When she got to the monastery, the abbot tested her resolve and refused to allow Theodora to enter – and she slept on the ground outside the gates.  The following morning she told the abbot that she was called “Theodore”, and he allowed entry into the monastery.

The monks were amazed at the diligence demonstrated by Theodora.  Years passed.

Now, the thing to note is that this was not the way Theodora thought her life would go.  Her course of action wasn’t a plan – it was a response.  It wasn’t a choice, but rather something she endured.

The only plan she had was to repent.  That was her only objective.  And whatever it took, that is what she did.

Even when falsely accused.  The saint was sent on an errand to another monastery, where she stayed the night.

The daughter of the abbot there found the saint very attractive, and thinking Theodora was Theodore, tried to seduce our hero to no avail.  So, instead, she seduced another guest of the monastery and became pregnant.

When her father the abbot found out, he asked who the father was, and the girl said the monk Theodore.  The monk was accused, and of course denied the allegations.  Yet, kept her secret.

The child was given to Theodore to raise, and she did her best to raise the child in the fear and love of God.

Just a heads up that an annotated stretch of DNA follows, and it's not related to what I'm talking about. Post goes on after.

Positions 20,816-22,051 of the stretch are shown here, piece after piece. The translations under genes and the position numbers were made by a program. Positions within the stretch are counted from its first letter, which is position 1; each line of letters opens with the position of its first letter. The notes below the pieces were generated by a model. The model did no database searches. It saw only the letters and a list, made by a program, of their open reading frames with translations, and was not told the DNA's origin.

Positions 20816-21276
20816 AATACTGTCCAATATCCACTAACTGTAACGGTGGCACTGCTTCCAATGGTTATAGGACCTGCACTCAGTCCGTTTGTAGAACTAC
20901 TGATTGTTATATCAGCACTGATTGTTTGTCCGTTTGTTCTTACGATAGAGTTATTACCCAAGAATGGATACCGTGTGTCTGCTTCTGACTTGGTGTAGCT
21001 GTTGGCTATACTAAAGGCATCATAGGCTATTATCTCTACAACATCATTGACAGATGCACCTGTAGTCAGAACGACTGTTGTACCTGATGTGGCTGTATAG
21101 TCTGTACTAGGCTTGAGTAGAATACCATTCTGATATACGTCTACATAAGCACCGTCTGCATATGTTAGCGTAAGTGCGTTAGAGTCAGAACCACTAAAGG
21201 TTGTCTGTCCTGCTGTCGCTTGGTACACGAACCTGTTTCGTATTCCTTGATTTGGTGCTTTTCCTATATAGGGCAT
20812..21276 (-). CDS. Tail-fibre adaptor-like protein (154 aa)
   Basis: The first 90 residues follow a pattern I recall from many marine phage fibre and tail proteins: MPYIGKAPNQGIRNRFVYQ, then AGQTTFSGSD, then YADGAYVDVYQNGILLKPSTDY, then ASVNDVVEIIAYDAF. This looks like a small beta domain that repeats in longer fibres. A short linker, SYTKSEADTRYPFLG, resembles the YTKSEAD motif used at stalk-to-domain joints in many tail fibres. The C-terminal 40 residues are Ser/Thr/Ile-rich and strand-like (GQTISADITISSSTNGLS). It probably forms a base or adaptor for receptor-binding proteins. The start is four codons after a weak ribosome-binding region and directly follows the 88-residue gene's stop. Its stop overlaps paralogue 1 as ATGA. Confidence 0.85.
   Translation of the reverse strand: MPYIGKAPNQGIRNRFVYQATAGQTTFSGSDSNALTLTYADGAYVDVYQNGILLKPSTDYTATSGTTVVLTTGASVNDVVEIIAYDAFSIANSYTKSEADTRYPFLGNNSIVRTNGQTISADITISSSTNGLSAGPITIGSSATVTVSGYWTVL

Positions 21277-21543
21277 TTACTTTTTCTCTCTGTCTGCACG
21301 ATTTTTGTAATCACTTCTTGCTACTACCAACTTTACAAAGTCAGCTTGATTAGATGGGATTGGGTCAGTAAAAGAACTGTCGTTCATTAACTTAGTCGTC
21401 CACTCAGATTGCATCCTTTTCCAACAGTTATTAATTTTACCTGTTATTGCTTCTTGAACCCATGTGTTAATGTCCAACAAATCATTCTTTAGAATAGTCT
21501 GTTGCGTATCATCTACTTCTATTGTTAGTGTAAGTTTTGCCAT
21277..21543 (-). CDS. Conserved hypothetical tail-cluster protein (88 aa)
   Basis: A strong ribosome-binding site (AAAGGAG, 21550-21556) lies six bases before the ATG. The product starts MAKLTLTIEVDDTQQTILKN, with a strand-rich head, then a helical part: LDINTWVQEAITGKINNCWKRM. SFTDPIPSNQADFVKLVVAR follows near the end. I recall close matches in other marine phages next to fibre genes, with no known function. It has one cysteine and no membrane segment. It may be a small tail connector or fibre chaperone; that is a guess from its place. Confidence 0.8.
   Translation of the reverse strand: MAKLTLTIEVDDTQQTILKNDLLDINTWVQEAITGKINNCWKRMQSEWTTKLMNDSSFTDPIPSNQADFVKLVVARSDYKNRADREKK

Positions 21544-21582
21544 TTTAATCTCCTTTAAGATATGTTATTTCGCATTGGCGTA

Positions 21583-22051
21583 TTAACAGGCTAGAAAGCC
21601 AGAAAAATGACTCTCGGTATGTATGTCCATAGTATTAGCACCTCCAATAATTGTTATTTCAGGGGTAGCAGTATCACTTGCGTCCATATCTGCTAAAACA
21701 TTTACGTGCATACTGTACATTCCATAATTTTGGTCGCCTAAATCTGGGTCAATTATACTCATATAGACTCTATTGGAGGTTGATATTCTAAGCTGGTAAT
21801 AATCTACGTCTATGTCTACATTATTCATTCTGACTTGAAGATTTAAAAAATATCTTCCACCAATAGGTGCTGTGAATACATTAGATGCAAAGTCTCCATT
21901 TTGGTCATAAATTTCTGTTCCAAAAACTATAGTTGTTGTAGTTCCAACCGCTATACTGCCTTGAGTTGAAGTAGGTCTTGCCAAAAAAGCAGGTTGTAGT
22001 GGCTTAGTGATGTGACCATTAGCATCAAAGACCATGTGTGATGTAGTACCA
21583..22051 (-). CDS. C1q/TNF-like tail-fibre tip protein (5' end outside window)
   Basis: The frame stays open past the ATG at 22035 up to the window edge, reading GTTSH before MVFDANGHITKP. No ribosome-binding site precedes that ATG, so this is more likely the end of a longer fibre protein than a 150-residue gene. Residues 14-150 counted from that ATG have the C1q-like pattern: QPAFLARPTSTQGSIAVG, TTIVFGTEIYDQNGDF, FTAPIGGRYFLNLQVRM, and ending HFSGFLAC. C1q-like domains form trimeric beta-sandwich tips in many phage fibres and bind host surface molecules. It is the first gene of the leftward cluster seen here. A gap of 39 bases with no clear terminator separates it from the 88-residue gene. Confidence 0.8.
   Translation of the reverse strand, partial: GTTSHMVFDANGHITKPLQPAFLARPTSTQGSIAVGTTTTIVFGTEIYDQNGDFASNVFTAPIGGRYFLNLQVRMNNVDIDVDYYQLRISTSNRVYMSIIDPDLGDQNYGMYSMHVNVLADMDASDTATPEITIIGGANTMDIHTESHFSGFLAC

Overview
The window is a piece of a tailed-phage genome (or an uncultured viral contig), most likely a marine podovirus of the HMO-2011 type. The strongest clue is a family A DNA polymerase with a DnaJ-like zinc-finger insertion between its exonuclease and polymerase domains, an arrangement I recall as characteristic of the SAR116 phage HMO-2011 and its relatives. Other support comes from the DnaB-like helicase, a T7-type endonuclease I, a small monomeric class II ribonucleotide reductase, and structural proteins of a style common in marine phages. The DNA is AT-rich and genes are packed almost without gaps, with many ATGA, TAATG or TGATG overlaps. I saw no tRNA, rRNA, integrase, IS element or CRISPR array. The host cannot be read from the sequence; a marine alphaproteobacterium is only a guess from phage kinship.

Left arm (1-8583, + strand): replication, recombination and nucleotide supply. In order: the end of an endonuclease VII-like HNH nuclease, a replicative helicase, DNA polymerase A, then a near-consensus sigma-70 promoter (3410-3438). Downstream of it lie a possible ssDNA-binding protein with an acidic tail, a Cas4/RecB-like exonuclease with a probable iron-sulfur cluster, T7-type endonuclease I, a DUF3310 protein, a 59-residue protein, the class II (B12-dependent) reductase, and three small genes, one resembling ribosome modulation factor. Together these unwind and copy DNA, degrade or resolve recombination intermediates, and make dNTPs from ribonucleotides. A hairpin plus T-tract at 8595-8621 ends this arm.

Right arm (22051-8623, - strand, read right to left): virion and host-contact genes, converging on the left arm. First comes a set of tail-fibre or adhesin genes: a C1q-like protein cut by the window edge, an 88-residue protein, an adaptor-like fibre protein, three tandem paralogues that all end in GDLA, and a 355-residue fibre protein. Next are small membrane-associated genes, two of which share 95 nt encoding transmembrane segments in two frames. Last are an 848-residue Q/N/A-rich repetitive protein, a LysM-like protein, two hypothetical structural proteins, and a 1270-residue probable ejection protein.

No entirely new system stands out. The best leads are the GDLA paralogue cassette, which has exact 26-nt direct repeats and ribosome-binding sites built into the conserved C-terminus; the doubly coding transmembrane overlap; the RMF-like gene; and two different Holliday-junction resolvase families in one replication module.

Again, Theodora was focused in the moment, and what needed to be done.  She had no plan.  This wasn’t her child.  She was removed from the monastery, and lived with shepherds who took pity on her.

In this situation, many of us would probably reveal our secret and get out of the situation.  But Theodora accepted all things that came to her.

She didn’t go looking for these things – all she wanted to do was repent and love God, who first loved her.

The abbot of Theodora’s monastery finally allowed her back, and when she died, God revealed to this man the holiness of the monk, and also revealed the secret.

The brotherhood of the monastery where the false accusation originated came to the funeral of the one they knew as Theodore, and the abbot showed them the naked body of the saint, prepared for burial.

When the truth was revealed, the monks and the abbot realized their false accusations, and were terrified.  They began to intercede with Theodora to forgive them.  The word of the saint even reached her former husband, who went to the monastery and was tonsured a monk.  The child became the abbot of the very monastery.

Theodora didn’t know what God had in store for her.  She only reacted to the circumstances, endured the circumstances, and considered everything that came her way – misfortune or blessing – to be from God.

Brothers and sisters, we too need to model our lives after that of Theodora and of all the saints.  We also never know what God has in store.

We shouldn’t waste one moment of time thinking about what God’s will for our future is.  Like Abraham wandering to the land of Cana’an, direction to the destination is never provided to us.  Like Noah in the Ark, we reach land when we reach land.  Like Moses leading the Children of Israel through the desert.

It is futile for us to think about what God wants us to do in the future.  We can only know what is now – the immediate task at hand.  St. Paul tells us to remain as we are, to the best of our ability.

Yet, if we remain faithful and endure what God offers to us, and continually seek only Him, we will get to the place where He desires us to be.

In the name of the Father and of the Son and of the Holy Spirit, One God.